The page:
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‘Army Of The Dead’ Review: Zack Snyder Finds His Groove Again With Zombies-In-Vegas Epic

Army Of The Dead

It took a trip backwards to the spirit of his 2004 zombie flick Dawn of the Dead for Zack Snyder to finally reclaim his groove, but that he has done with Netflix’s super Army of the Dead, which can probably best be described as The Walking Dead meets Ocean’s 11, with a touch of Escape From New York and The Dirty Dozen thrown in for good measure. What Snyder clearly is showing with this near-two-and-a-half-hour epic of the undead is that he is capable of once again having fun making this stuff, and by extension making sure we have a blast too. Maybe it was just getting away from the DC comic book canon over at Warner Bros that has unleashed his inner movie geek again, but I will take this Army over the likes of his too dark and uneven dips into the worlds of Batman, Superman, Watchmen and the newly bloated Justice League — and definitely over the misfire of Sucker Punch.

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Snyder proves here that with the right material and attitude he is an artist in control and hitting his own zeitgeist again. Funnily enough, it apparently took a trip to Netflix to do it for him, and ironically he has lightened things up with a film that almost demands to be seen on the big screen; it’s not really a streaming kind of attraction in terms of full power. Netflix will in fact be releasing it first to theatres Friday and then join with the streaming option May 21. No matter how you see it, see it.

With a story credited to Snyder and screenplay by the director along with Shay Hatten and Joby Harold, the plot revolves around a zombie war that results in the Las Vegas Strip turning into an apocalyptic nightmare vision of complete destruction, now walled off by the government as the remaining zombies roam what’s left of the casinos and hotels surrounded by McCarran Camp, a refugee zone of mostly poor people harassed by nasty security guard Burt Cummings (Theo Rossi). The U.S. government however comes up with a final solution to this problem with a plan to drop a nuclear bomb on the zombie-fied Vegas on none other than the Fourth of July, the ultimate fireworks ending in the Dead Zone. Enter billionaire Bly Tanaka (Hiroyuki Sanada), owner of the Olympus Hotel who is scrambling to save his fortune of $200 million sitting in the abandoned vault under the hotel. To this end he brings in legendary zombie hunter and warrior Scott Ward (Dave Bautista) with the promise of millions of dollars in payment if he and his team can go in and retrieve the money from the vault and get it out safely.

Ward, now flipping hamburgers for a living on the outskirts of town, is seduced by the offer and puts the band of mercenaries back together to go in and take the cash. They include his estranged daughter Kate (Ella Purnell) who sees this as a way to help and also reconnect with dad, Vanderohe (Omari Hardwick), Maria Cruz (Ana de la Reguera), the crafty and sly Lily aka The Coyote (Nora Arnezeder), Mikey Guzman (Raul Castillo) and Chambers (Samantha Win) among others along for the ride. In addition to the zombies, they must also bang heads with Tanaka’s security head Martini (Garret Dillahunt), who has plans of his own. Tig Notaro makes a strong impression on the team as the helicopter pilot who is in it solely for the cash rewards. Though it is deemed impossible to fly into walled-off Vegas, Tanaka assures there is a chopper sitting on the pad atop his hotel with which they can make the getaway with the loot. It isn’t what it was cracked up to be. The gang also most importantly includes a crackerjack German safecracker Dieter (a highly amusing Matthias Schweighofer).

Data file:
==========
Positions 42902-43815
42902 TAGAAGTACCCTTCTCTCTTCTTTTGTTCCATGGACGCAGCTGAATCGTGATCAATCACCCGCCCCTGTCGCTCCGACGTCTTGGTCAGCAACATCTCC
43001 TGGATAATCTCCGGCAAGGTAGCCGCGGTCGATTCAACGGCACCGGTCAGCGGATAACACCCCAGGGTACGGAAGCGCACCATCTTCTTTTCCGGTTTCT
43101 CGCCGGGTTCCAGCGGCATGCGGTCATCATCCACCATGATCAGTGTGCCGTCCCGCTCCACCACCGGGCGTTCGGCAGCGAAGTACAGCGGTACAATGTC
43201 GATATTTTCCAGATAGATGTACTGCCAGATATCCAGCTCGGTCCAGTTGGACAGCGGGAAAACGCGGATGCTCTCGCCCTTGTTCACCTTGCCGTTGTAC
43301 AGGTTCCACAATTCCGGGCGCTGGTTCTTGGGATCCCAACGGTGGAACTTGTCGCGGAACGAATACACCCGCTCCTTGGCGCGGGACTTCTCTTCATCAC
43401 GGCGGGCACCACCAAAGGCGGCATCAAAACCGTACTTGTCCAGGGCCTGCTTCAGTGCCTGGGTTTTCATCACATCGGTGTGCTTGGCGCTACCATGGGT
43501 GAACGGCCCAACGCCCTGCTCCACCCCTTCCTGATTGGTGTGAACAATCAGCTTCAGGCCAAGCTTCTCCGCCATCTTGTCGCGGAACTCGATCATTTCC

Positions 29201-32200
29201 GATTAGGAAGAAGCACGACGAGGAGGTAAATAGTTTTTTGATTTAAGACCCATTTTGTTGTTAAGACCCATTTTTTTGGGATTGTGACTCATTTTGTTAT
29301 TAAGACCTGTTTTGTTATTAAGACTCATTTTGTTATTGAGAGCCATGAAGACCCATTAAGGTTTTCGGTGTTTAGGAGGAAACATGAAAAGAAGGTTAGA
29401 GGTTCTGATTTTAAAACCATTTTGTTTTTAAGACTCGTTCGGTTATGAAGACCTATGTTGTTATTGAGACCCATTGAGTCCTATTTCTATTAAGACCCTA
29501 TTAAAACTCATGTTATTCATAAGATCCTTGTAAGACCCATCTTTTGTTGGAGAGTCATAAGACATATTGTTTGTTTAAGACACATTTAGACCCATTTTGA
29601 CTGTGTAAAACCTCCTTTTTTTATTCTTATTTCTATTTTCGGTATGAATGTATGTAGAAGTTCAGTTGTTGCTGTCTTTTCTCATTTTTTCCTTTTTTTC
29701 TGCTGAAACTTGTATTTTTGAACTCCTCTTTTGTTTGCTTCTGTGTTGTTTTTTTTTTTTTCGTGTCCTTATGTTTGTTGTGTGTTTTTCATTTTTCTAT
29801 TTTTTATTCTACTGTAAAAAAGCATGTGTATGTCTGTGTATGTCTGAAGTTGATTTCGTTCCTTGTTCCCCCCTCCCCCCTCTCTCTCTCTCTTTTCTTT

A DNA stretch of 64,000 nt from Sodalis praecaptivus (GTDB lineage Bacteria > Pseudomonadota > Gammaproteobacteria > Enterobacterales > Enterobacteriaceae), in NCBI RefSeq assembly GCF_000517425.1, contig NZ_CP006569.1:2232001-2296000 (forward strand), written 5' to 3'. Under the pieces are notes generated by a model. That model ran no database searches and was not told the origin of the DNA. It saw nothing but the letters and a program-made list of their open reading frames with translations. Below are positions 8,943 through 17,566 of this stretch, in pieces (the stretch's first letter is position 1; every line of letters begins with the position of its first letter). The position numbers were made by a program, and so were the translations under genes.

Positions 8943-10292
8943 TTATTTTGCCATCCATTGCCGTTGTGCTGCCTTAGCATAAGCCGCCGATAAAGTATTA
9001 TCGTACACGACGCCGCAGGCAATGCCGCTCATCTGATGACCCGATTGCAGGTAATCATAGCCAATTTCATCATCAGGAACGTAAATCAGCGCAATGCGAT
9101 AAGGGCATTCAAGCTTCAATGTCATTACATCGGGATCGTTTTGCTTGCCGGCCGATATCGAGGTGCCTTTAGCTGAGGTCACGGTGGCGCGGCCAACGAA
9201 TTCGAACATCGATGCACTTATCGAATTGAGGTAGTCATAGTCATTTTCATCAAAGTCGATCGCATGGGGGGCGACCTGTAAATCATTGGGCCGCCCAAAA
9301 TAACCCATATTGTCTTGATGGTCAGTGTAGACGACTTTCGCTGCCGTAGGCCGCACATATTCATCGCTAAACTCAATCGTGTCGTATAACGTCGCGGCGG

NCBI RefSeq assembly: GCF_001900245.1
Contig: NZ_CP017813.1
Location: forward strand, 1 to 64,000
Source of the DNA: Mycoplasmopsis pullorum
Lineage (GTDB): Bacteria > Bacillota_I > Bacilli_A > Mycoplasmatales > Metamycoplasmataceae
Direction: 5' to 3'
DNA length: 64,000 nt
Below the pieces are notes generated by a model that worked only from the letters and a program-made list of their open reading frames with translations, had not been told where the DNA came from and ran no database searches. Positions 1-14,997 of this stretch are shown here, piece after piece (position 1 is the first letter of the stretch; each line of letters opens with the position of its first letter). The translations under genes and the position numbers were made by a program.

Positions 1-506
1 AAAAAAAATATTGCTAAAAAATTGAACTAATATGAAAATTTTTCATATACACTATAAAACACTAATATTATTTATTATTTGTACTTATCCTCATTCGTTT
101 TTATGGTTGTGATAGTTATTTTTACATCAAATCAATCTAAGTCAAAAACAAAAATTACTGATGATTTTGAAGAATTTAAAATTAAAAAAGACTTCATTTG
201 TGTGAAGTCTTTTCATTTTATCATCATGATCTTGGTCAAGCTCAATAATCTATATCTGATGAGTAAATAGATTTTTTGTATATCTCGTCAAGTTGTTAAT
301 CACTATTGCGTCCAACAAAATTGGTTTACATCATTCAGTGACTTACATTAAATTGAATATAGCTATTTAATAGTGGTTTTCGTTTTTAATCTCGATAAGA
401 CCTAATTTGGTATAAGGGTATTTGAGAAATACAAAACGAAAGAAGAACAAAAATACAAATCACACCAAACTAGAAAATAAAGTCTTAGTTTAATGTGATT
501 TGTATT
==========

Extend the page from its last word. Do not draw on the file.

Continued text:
Snyder delivers the action nonstop with lots of detours into danger and bloodletting moments for this group of ragtag warriors who find themselves up against formidable zombie talent including leader Zeus (Richard Centrone) and the gooey Queen (Athena Perample) who has a real head for action. Wandering through the smoldering ruins of the strip is a zombie white tiger refugee from the Siegfried and Roy show we are told. Hilarious.

Along the way there are nods to Vegas staples like Liberace, and if you want to see a zombie Elvis impersonator you have come to the right place. Snyder doesn’t miss a beat in exploiting every angle of this wild heist, and acting as his own cinematographer for the first time shoots the hell out of it with exceptional help from Julie Berghoff’s fabulous production design, Dody Dorn’s ace editing, sensational visual effects and a terrific score from Tom Holkenborg. Producers with Snyder are Deborah Snyder and Wesley Coller.

It is all nicely set up for prequels, sequels and an upcoming cartoon series spinoff Army of the Dead: Lost Vegas.

Check out my video review above with scenes from the film. Do you plan to see Army of the Dead? Let us know what you think.

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